MRM National Conveners Mohd. Afzal, Abu Bakar Naqvi, Prod Shahid Akhtar, Latif Magdum, Girish Juyal, Gani Bhai Qureshi, Dr. Asif Ali, Maulana Suhaib Qasmi, Maulana Kaukab Mujtaba, Dr. Hemant Gupta, Dr. Rajeev Shrivastava, Abbas Ali Bohra, Reshma Hussain, Shahnaz Afzal, Najneen Ansari, and others attended the meeting.
    The meeting unanimously decided to observe Shabbe Barat to clean the mortuaries and pray for those who sacrificed their lives for the freedom of the motherland. Similarly, it was also decided to organise Iftar parties and plant saplings during the holy month of Ramzan, to distribute the heavenly plant of Rehan (Tulsi) in each household, and to collect and distribute food grains to the poor and deprived sections of the society.
    The most important decision taken at the meeting was to institute a cell to generate awareness amongst the youth to stay away from the terrorist ideology of the ISIS and other terrorist organisations.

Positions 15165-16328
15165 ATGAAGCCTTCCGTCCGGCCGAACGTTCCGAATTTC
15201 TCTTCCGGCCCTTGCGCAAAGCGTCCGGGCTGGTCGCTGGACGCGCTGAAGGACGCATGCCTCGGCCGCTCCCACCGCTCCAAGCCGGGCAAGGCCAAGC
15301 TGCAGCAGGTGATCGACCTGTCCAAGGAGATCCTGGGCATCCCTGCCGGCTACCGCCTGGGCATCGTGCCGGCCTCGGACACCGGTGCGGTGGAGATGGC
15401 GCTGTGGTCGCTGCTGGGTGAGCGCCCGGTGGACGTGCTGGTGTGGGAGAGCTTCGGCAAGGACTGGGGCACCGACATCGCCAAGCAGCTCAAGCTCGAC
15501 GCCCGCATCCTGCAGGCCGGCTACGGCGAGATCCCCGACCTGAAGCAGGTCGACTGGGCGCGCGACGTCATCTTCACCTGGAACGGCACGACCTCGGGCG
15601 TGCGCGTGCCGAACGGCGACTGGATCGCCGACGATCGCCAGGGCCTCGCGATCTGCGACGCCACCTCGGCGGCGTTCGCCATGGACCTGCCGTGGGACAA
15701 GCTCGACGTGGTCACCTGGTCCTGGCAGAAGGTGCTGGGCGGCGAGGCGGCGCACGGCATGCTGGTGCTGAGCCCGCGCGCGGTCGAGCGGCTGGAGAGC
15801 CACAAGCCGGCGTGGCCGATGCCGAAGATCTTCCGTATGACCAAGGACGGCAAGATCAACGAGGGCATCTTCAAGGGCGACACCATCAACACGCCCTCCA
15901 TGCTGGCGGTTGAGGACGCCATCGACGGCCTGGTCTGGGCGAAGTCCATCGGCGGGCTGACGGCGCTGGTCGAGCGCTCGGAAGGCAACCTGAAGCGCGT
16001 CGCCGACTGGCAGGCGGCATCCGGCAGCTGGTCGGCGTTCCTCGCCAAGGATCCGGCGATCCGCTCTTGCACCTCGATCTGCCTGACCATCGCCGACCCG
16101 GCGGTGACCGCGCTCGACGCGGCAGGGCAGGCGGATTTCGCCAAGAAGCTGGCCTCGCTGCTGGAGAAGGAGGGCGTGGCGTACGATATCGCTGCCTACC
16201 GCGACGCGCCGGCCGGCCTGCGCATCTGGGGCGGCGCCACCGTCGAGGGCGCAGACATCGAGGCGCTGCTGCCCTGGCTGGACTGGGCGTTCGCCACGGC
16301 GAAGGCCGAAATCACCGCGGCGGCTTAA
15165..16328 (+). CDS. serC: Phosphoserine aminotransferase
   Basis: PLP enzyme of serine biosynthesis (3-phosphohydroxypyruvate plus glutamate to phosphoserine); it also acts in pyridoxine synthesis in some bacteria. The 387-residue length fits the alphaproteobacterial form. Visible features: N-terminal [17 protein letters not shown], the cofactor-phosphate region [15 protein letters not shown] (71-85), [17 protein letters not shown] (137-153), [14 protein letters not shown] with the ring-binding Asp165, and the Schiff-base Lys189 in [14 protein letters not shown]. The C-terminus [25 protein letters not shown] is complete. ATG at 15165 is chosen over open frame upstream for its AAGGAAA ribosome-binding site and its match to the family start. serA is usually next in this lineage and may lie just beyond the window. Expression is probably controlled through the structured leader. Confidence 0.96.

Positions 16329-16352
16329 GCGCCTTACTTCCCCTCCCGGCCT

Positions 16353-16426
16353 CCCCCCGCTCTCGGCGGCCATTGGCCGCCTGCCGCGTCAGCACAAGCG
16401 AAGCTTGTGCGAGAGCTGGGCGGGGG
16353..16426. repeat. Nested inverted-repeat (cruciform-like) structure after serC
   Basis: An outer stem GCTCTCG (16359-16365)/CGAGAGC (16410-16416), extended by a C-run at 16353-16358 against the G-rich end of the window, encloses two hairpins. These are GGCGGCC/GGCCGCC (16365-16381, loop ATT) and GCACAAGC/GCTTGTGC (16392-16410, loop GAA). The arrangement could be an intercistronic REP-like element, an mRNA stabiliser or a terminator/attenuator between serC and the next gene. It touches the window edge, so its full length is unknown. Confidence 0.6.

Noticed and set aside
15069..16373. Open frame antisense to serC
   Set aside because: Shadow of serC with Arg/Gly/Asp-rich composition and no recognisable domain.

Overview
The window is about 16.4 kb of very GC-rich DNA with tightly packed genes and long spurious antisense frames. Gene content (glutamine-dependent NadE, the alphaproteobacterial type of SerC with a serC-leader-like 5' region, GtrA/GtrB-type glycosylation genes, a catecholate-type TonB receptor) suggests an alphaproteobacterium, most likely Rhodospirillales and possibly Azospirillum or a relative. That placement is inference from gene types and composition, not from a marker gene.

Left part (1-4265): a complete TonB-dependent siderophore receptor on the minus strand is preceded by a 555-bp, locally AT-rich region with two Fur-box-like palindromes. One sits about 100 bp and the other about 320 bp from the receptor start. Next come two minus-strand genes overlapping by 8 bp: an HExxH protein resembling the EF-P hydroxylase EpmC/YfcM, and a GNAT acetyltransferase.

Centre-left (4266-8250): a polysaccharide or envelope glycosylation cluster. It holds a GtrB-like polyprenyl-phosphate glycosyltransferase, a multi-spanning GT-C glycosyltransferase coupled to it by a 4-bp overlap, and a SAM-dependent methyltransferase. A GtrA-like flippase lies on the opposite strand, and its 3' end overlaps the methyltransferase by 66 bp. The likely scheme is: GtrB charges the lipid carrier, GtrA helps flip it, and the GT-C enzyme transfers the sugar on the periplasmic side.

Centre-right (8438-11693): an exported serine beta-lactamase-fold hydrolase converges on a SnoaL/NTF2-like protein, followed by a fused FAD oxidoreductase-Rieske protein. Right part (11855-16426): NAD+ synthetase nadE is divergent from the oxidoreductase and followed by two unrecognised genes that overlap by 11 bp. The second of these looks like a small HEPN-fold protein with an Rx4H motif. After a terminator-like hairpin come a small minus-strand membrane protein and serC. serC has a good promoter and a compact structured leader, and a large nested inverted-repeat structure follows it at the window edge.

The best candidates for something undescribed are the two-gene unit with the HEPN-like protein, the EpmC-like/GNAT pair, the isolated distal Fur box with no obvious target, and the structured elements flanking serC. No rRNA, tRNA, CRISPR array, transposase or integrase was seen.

Explaining the idea of this cell, Indresh Kumar said that ISIS and other terrorist organisations are targeting the youth. But the MRM will start an awareness campaign to awaken the youth to the dangers in joining such organisations. The MRM intends to set up “Don’t Join ISIS’ cell for this purpose, he added. This cell would provide counselling to the Muslim youths to shun such terrorist organizations, he said.
    The MRM National Executive passed a resolution underlining the importance of modern education in the Madarsas. It was also decided to hold a national level convention of Madarsa teachers in Delhi to deliberate on ways and means to impart modern education to the students in Madarsas including the use of modern technology, skill development, patriotism, and other aspects along with the religious education.
    The MRM had organised reciting of ‘Ayat-e-Karima’ to ward off terrorism, violence, hatred, and riots from the country. This was decided in the Varanasi meeting of the national executive in January this year. Accordingly such programs were organised at 1851 places all over the country in which 76000 Muslims participated at recited the ‘Ayat-e-Karima’ for 7.27 crore times. This is a record in itself.
    Similarly, the MRM activists unfurled the national flag at 3000 places on January 26Republic Day program including 1500 Madarsas. The MRM has set up a trust in the memory of martyr Ashfaq Ullah who sacrificed his life for the freedom of the country. The “Shaheed Ashfaq Ullah Khan Memorial Trust” is catering to the educational needs of the Muslim youths and students.